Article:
reflected and narrated in the statement of PW3 Sh. Charanjit
Singh Gujral. Rather this witness PW3 Charanjit Singh Gujral has
deposed that he was posted as Lineman on 31-1-2004 and he had
deposed only about incident of recovery of 31-1-2004 and it is in
cross examination by learned APP for the State when he did not
support the prosecution case, he was made to speak of recovery of
17-2-2004. PW22 Inspector Diwan Singh has deposed that on 311-2004, he had joined the investigation of the present case with
Inspector KIP Singh, crime branch, Chandigarh and accused
Narain Singh Chaura who was already in custody of Crime

State Vs D. S. Rana and others


50

Branch was interrogated by Inspector KIP Singh in his presence


and witness Vijay Kumar. During this interrogation, accused
Narain Singh Chaura had suffered a disclosure statement Ex.
PW11/B wherein he had mentioned that he helped the escapees by
disconnecting the main electricity supply connected to Burail Jail
by putting iron Sanglis[iron chains] on the main line. He
deposed that disclosure statement Ex. PW11/B bears his
signatures alongwith signature of Vijay Kumar, witness and as per
disclosure statement of accused Narain Singh Chaura, police party
joined the officials of Electricity Department and alleged recovery
of chains was made. He also deposed that this recovery was
photographed and videographed.
37.As far as this statement Ex. PW11/B

is concerned, learned

counsel for accused Narain Singh Chaura has heavily stressed that
it was illegally recorded and has not been proved in accordance
with law. Since the scribe of this document remained unexamined
and with regard to Inspector Diwan Singh it remained unexplained
as to if he was just a witness to it or he had himself recorded the
disclosure statement. Learned counsel for the accused was able to
impress this Court with the fact that none of the witnesses of the
prosecution has specifically deposed that signatures on disclosure
statement are of Narain Singh Chaura and same are voluntary in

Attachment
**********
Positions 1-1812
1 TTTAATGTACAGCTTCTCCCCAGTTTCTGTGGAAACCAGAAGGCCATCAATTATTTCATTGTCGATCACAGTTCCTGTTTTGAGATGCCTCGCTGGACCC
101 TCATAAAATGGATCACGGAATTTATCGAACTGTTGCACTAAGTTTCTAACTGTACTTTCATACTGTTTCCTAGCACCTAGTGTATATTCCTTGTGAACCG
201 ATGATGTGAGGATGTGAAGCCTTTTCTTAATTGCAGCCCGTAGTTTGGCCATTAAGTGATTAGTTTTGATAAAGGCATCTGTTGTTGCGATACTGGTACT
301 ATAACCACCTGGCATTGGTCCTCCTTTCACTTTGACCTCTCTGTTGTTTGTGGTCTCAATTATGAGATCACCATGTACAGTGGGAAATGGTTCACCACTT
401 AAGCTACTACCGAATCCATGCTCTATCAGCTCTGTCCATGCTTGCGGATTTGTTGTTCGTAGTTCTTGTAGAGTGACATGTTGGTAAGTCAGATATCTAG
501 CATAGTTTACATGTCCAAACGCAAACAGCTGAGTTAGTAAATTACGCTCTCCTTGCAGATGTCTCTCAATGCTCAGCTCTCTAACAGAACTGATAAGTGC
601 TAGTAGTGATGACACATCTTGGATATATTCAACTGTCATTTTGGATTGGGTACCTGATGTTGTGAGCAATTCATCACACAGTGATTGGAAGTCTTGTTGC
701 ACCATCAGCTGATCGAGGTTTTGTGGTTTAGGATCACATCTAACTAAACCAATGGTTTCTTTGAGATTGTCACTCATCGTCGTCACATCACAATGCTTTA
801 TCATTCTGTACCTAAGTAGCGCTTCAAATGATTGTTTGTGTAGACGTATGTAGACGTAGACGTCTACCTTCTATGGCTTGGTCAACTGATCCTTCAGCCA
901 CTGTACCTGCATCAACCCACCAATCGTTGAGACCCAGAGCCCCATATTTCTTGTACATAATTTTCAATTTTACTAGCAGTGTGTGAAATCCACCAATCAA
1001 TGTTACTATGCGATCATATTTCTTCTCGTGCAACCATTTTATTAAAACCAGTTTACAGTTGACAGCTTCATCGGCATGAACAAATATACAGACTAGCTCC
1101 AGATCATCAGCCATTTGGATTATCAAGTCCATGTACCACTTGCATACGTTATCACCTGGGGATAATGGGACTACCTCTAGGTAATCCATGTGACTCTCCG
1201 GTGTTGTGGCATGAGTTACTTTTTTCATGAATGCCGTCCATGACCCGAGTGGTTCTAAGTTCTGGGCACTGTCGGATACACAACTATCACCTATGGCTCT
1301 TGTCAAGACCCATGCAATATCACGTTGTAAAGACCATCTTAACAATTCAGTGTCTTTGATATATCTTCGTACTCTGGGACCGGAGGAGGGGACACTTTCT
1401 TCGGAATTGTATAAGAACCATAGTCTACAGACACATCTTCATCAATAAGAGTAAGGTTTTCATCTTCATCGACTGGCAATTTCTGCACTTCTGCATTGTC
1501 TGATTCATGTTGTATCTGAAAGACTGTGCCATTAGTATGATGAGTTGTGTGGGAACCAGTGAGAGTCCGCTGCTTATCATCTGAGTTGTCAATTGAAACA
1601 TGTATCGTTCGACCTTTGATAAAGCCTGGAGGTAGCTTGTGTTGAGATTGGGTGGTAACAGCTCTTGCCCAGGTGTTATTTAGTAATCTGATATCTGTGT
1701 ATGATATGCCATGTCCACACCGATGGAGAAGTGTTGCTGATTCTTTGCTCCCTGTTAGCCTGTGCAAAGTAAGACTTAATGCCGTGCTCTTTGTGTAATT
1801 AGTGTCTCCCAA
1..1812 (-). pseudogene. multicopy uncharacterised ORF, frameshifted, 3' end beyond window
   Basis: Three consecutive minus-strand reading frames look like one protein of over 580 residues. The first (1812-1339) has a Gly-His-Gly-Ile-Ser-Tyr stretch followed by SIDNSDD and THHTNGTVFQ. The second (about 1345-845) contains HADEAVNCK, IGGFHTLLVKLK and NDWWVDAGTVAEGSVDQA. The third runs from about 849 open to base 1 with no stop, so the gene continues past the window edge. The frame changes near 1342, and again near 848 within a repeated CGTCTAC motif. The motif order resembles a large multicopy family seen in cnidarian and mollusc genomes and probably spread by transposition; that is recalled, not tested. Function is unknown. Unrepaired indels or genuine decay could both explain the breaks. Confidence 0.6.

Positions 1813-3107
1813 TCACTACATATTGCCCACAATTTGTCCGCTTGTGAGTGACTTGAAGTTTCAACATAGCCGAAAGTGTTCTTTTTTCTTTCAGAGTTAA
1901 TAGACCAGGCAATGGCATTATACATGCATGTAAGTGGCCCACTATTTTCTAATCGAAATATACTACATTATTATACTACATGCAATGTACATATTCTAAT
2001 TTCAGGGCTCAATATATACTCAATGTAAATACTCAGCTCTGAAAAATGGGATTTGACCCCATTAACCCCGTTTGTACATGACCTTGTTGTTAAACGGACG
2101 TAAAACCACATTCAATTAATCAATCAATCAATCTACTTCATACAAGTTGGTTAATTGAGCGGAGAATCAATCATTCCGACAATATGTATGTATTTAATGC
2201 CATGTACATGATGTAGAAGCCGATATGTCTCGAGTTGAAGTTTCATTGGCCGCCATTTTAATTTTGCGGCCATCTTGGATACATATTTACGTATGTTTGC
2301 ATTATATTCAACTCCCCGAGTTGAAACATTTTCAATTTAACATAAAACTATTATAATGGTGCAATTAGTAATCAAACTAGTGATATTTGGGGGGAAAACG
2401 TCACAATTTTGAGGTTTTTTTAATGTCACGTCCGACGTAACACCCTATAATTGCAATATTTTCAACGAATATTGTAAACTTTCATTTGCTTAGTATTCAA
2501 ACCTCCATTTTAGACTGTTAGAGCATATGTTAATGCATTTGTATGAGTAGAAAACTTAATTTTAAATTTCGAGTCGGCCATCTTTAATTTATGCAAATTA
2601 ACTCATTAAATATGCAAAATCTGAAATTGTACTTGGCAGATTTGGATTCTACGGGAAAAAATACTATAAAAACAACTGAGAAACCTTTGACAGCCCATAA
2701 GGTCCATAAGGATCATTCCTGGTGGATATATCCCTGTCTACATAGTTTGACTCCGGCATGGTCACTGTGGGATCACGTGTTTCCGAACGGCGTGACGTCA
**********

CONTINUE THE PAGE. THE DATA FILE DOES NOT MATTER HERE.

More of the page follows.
nature. In this regard, here itself the statement of Narain Singh
Chaura can be discussed who appeared in defence as DW6 and he
has submitted in his defence certain documents like application he

State Vs D. S. Rana and others


51

had made upon his arrest that he was being unnecessarily framed
in the case and was made to sign disclosure statement and he
never made disclosure statement to any police official. Since the
accused had taken risk of appearing in own evidence and deposed
on oath, it happens to be a case of oath against oath with regard to
the fact if the disclosure statement Ex PW11/B was voluntarily in
nature. Thus, it requires independent corroboration which would
have been with the statement of witness Vijay Kumar who has not
appeared for prosecution or the statements of electricity
department, who have resiled.
38.In regard to these recoveries it can be observed that the incident of
escape allegedly occurred in the intervening night of 20/21-12004, however, said recoveries have been shown to be of 31-12004 and 17.2.2004. It remained unexplained as to in between this
period whether the electricity remained disconnected.
39.Statement of PW13 tells another story. He mentioned that on 301-2004, he was posted as ASI at crime branch and was witness to
arrest of Narain Singh and thereafter on 5-2-2004, he alongwith
ASI Surinder Kumar and other police officials, C.S.Gujral, Karam
Singh and other staff of electricity department, CFSL Team and
photographer came near Burail Jail. From this place, the
electricity was put off at the time of jail break. From this spot,
three pieces of wire were taken out by the staff of electricity
department after inspection by CFSL team and photographs and
videography was done. These were sealed with seal of SK at five

State Vs D. S. Rana and others


52

places vide memo Ex. PW3/1. The witness introduced new date 52-2004 for this recovery. It does not appear to be mere mistake in
mentioning the date to be 5-2-2004 instead of 17-2-2004.
Ex.PW3/1 is shown to be dated 17-2-2004. Witness PW13 SI
Ranjit Singh seems to be quite unaware of many facts which he
must have known had he been actual witness to the facts. He
deposed nothing as to who had given information to the IO to the
effect that this was the place which was used by Narain Singh,
accused to stop the main supply. While the case of prosecution is